Sharks are back in the news, and it’s in regard to their most formidable and fearsome structure—their jaws.
Zoologists recently studied the lower jaws of a number of shark species along with their lifestyle and published the results in the journal Communications Biology.1
To study the potential relationship between jaw morphology and the sharks' life style, a quantitative analysis was conducted using X-ray computed tomographic scans of the jaws of 90 shark species and preparing 3D reconstructions to estimate how jaw shape of sharks evolved through time.2
These researchers—who are part of an international team—reported, “The results illustrate the importance of prey, level in the marine webs and habitat in relation to jaw shape diversity among shark species.”2
Evolution is mentioned throughout the article. For example, the article at phys.org states: “How the shape of shark jaws changed during their evolution has now been investigated by an international and multidisciplinary research team...”2 But, what exactly is the kind of evolution being addressed? Real, vertical macroevolution of sharks (or any other creature) is not documented. Throughout history, sharks remain sharks.3-6
What is being reported is just variation in the mandible. Non-Darwinists would maintain such change is by way of engineered biological adaptability. In other words, this flexibility appears to be engineered within the sharks and not caused by the environment. This allows them to relate to their environment and make minor changes through appropriate innate self-adjustments. Random evolution has nothing to do with these design properties and processes. The sharks have been created with the genetic ability to move in and fill various aquatic niches.
Indeed, the article stated, “All of these adaptations allow [the sharks] to spread into virtually all marine habitats, with some species even venturing into freshwater.”2 These are clearly designed, purposeful, adaptations and not examples of “evolution driven by habitat.” The marine environment cannot exercise volitional agency, but the creation concept of organism-focused, continuous environmental tracking is clearly seen.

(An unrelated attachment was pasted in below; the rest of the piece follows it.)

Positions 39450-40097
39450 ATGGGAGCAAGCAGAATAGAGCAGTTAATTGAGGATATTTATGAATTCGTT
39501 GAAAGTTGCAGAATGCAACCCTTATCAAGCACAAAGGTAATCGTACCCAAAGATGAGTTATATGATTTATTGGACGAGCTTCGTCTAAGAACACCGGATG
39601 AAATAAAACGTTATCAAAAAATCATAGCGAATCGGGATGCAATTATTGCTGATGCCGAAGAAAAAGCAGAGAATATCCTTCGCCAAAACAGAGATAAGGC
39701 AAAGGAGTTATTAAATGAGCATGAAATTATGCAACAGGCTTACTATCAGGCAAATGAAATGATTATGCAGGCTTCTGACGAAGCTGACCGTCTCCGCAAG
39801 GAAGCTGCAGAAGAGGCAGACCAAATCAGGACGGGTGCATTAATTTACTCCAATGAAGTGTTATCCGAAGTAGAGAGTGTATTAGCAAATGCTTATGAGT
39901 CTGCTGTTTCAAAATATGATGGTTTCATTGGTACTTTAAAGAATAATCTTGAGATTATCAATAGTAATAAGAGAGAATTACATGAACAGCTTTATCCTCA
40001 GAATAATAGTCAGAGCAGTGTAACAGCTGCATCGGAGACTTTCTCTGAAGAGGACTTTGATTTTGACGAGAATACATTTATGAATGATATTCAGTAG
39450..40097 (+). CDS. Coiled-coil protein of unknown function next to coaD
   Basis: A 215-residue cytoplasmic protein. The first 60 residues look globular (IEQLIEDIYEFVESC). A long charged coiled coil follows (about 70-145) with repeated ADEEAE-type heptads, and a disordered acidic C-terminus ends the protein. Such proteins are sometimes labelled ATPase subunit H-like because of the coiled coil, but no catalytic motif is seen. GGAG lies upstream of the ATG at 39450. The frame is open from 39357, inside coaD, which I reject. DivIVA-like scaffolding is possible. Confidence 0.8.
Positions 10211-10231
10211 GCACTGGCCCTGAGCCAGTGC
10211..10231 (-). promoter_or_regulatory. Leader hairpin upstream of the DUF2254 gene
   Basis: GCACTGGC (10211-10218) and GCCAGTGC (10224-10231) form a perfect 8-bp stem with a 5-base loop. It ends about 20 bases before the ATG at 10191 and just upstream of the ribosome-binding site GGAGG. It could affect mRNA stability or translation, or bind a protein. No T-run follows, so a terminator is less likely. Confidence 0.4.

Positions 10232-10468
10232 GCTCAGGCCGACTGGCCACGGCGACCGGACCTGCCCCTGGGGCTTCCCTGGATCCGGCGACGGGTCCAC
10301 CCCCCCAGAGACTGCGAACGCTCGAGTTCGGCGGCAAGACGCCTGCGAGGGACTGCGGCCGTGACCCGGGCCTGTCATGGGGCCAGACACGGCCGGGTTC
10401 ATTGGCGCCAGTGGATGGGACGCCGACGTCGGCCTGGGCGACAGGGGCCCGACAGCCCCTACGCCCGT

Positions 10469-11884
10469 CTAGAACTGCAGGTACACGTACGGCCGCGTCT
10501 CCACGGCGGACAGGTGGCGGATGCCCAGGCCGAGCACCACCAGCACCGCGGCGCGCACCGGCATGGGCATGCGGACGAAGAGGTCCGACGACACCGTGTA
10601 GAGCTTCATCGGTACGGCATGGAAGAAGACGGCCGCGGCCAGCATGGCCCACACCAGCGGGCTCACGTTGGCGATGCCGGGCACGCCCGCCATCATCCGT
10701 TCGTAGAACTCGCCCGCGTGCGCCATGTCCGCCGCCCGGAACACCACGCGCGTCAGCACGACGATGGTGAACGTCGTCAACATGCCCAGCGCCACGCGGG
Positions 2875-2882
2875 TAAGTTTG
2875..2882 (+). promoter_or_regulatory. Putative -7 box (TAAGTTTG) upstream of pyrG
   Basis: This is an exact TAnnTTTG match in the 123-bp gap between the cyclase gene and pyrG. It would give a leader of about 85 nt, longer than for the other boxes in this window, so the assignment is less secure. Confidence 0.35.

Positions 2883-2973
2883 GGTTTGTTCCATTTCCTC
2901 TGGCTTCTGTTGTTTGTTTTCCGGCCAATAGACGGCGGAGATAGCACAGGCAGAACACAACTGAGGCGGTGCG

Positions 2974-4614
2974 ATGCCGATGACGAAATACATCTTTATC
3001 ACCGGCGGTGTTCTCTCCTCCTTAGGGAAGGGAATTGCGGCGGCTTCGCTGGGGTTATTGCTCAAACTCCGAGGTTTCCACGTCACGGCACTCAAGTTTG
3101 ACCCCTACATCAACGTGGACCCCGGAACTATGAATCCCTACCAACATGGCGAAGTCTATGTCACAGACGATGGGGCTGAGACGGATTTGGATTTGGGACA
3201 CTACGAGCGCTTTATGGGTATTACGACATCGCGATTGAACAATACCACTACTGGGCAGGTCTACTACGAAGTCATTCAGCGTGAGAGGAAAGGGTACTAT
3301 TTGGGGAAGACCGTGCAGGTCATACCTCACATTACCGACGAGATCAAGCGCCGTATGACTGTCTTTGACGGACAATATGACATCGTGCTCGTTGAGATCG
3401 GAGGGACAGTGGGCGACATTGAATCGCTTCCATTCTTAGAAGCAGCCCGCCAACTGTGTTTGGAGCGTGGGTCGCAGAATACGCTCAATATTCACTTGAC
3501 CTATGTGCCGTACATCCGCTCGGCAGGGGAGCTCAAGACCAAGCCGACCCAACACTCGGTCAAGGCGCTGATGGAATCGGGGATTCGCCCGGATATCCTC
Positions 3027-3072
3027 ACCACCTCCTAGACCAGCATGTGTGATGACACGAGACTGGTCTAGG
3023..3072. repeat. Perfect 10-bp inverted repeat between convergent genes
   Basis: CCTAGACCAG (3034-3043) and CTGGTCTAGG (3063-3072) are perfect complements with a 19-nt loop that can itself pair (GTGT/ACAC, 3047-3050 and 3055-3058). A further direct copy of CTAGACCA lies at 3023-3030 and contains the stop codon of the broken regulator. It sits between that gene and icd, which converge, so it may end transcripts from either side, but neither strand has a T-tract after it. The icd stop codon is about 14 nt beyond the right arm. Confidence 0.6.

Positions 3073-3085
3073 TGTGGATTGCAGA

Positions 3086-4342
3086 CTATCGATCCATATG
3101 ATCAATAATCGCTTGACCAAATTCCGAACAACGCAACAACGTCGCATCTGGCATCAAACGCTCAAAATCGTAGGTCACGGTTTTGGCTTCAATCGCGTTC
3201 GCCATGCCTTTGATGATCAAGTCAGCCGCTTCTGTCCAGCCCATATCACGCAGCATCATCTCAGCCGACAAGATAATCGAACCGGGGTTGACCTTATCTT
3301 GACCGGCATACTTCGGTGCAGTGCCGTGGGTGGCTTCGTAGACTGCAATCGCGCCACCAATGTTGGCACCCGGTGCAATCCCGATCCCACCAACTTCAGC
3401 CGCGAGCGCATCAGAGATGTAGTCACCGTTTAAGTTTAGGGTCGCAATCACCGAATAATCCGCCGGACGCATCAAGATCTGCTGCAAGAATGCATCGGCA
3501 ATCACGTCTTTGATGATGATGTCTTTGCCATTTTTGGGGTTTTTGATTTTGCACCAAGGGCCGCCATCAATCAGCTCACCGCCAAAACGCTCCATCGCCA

The article also states, “This [research] also helps to uncover the evolutionary causes of the differences in jaw morphology related to habitats.”2 There are no evolutionary causes; rather, the evidence reveals design-based features as sharks move into and adapt to new environments—seen, for example, in the changes in jaw morphology.
Sharks were designed by the Creator to inhabit an aquatic environment in the beginning.
- López-Romero, F. et al. 2023. Shark mandible evolution reveals patterns of trophic and habitat-mediated diversification. Communications Biology. 6. 496.
- Science Writer. Jaw shapes of 90 shark species show evolution driven by habitat. Phys.org. Posted on phys.org May 16, 2023, accessed May 23, 2023.
- Sherwin, F. and J. Tomkins. New Shark Species is Still a Shark. Creation Science Update. Posted on ICR.org January 17, 2019, accessed May 25, 2023.
- Sherwin, F. The frilled shark...is still a shark. Creation Science Update. Posted on ICR.org February 2, 2015, accessed May 24, 2023.
- Thomas, B. Shark Study Hammers More Nails in Evolution's Coffin. Creation Science Update. Posted on ICR.org June 15, 2010, accessed May 24, 2023.
- Sherwin, F. 2013. Shark Origins: An Evolutionary Explanation. Acts & Facts. 42 (12).
* Dr. Sherwin is science news writer at the Institute for Creation Research. He earned an M.A. in zoology from the University of Northern Colorado and received an Honorary Doctorate of Science from Pensacola Christian College.